Trenchless Technology in India

The rapid growth of urban populationcoupled with the reducing subsurface, as well as ground spaces for layingutilities, are the base catalysts for the application of trenchless techniquesin India and other nations of South Asia.

Added to this, the deteriorating state of existing physical subsurfaceinfrastructures evolves into a situation where the conventions are giving way toadvancements — trenchless technologies.

// ** Advertisement ** //

In India 10 years ago, trenchless techniques was a term known only foradvancements and automation and the information in subsurface construction. Eventhat knowledge at the time was rather bookish. During the last decade, Indiantrenchless markets have seen a substantial growth in the population of drillingrigs — in fact, the population grew from non-existence to the current total ofmore than 400 operating units.

Similarly, lining businesses, which started with a few meters ofdemonstrational applications, have evolved into businesses worth millions ofdollars. A recent project executed in New Delhi boasts of CIPP lining withdiameters up to 1,900 mm with an approximate length of 7 km. A substantialamount of glass-fiber reinforced pipe (GRP) linings have also been executedduring this period and at times, it serves as a cost-effective alternative toCIPP.

// ** Advertisement ** //

In this article, we will discuss the business of trenchless technology inIndia, which is the largest market of trenchless in South Asia and is poised togrow further.

State of Infrastructure
Indiansubsurface infrastructure has a varied age, starting from newly laid pipes toones that are as old as 200 years. Lengthwise, New Delhi has one of the largestsubsurface pipe networks with approximately 5,000 km in length. There arefunctional sewers in old cities such as Benaras, Kolkata or Mumbai, with pipeages exceeding 100 years.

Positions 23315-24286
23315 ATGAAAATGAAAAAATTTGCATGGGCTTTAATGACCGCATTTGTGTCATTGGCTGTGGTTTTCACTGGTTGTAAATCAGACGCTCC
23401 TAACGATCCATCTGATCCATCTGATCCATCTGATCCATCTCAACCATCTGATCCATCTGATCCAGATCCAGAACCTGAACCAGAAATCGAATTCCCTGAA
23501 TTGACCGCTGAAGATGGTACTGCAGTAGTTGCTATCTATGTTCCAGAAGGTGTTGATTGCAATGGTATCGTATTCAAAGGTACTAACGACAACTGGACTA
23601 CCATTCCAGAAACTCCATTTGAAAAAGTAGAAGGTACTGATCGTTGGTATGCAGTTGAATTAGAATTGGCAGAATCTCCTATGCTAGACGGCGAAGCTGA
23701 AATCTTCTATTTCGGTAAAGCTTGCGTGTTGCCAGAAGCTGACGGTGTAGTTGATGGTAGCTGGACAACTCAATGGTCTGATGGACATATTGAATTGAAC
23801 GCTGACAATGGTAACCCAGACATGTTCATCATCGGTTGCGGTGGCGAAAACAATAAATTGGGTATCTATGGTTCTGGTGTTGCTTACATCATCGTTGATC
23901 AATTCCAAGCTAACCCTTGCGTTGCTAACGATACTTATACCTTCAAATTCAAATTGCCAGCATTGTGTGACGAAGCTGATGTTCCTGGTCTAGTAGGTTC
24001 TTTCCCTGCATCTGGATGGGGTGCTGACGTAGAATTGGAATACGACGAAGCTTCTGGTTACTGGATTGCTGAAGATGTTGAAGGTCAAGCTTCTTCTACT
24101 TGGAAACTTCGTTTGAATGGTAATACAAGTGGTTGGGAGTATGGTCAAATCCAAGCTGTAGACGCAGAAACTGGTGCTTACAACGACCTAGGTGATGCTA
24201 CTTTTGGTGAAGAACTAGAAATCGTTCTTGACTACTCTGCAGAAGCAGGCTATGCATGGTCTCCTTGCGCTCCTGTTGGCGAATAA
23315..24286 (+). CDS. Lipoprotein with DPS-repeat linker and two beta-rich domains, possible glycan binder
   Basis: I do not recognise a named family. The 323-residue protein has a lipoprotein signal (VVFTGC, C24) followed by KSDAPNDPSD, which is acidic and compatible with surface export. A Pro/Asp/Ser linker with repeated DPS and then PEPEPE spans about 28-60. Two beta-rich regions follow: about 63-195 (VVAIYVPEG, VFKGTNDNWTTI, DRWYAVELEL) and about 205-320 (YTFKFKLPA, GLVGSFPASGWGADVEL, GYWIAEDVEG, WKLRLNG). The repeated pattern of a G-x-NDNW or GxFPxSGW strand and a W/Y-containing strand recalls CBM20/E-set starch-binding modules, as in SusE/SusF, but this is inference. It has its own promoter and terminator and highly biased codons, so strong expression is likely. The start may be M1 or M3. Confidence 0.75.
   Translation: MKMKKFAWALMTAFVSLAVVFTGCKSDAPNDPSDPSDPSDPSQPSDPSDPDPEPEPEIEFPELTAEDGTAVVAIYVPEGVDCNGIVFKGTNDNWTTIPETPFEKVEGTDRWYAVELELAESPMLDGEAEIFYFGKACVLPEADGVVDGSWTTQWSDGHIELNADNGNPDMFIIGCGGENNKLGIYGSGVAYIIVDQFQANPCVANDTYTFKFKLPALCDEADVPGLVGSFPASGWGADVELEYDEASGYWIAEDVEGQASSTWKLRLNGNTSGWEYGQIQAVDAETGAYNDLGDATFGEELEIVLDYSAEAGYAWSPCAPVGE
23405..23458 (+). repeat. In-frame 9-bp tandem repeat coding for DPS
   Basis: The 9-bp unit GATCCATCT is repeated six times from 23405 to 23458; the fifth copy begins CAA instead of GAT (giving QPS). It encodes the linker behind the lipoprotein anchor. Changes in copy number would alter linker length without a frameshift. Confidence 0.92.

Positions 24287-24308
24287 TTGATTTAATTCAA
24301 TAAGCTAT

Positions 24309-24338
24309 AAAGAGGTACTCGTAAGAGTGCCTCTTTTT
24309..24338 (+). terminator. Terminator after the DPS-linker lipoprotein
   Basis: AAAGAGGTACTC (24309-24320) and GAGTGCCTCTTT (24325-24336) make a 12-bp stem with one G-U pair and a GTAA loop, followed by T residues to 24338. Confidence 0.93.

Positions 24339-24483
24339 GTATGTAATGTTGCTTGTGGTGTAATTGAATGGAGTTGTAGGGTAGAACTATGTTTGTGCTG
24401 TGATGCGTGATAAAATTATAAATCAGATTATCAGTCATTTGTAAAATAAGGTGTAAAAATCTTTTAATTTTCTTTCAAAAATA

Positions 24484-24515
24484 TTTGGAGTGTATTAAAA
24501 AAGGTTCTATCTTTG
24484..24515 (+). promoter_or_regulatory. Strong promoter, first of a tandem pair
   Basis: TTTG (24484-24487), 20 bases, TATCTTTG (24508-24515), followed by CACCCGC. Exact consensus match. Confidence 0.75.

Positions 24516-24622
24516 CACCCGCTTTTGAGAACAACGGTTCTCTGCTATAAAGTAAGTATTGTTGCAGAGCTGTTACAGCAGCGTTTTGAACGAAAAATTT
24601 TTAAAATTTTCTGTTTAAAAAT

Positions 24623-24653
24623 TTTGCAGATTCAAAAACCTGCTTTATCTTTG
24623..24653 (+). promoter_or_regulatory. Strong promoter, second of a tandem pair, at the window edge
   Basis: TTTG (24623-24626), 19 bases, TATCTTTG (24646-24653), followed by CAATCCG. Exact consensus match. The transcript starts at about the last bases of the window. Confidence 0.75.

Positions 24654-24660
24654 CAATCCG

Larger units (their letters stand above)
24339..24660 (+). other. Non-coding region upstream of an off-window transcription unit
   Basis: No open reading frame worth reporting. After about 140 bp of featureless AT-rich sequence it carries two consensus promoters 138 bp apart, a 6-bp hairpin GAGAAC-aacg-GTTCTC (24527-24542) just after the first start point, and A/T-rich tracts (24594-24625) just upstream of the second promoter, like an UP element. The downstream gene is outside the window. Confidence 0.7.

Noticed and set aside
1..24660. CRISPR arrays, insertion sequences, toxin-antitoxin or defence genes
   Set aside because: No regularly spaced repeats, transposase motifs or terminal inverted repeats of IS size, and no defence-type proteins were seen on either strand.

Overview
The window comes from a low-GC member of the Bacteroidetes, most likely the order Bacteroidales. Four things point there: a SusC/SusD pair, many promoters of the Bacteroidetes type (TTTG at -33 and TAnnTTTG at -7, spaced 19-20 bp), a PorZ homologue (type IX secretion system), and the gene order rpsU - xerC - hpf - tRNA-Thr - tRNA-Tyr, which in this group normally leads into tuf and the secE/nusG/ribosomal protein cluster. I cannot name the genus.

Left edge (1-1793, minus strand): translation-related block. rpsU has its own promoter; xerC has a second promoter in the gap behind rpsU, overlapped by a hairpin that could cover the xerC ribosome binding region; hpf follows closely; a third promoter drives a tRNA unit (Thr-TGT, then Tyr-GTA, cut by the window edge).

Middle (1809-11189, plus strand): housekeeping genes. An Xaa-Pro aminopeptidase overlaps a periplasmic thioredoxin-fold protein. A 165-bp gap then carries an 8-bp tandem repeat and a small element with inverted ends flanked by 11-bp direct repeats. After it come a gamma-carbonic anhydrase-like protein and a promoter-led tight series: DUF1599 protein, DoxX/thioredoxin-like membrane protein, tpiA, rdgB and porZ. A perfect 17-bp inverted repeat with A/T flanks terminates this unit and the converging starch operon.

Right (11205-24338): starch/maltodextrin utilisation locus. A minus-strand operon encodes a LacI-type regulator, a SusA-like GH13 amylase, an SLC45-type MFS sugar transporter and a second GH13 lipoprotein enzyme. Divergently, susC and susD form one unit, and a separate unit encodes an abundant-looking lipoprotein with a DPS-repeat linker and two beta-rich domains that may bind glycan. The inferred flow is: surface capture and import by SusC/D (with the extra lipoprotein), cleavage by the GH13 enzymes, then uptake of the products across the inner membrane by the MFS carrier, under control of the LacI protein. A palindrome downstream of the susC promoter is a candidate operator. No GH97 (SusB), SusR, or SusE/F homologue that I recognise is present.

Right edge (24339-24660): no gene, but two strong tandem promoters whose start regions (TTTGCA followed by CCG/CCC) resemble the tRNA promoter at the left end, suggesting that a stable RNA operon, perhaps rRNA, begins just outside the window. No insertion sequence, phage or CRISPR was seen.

// ** Advertisement ** //

In New Delhi the lines are not only silted but settlements of crown and otherstructural failures are rampant in some of the other locations. In some of thecities, such as Coembtore, another type of problem is the aging of the pipeswhere the pipe materials have completely failed.

Apart from the above problems, another difficulty dogging the Indiansubsurface networks is at times the failure of proper grades for gravity lines,necessitating an all-weather round pumping due to sluggish flow. Moreover, thepresent state of affairs is that after an extremely long period of neglect, nowthe utility service providers have started feeling the pinch as to the failureof the networks, which are now leading to serious environmental disasters.

// ** Advertisement ** //

One prominent example is the of the Yamuna River. Faced with such situationsall over, several utility service providing authorities have embarked uponEnvironmental Improvement Projects (EIPs). Some of the examples are RajasthanUrban Infrastructure Development Project (RUIDP), Tamil Nadu Urban DevelopmentProject-III (TNUDP-III), Kolkata Environmental Improvement Project (KEIP), etc.These are from Gurgaon, a town in the National Capital Region where the road hassettled and cars fell in the ditch one after the another.

Trenchless Market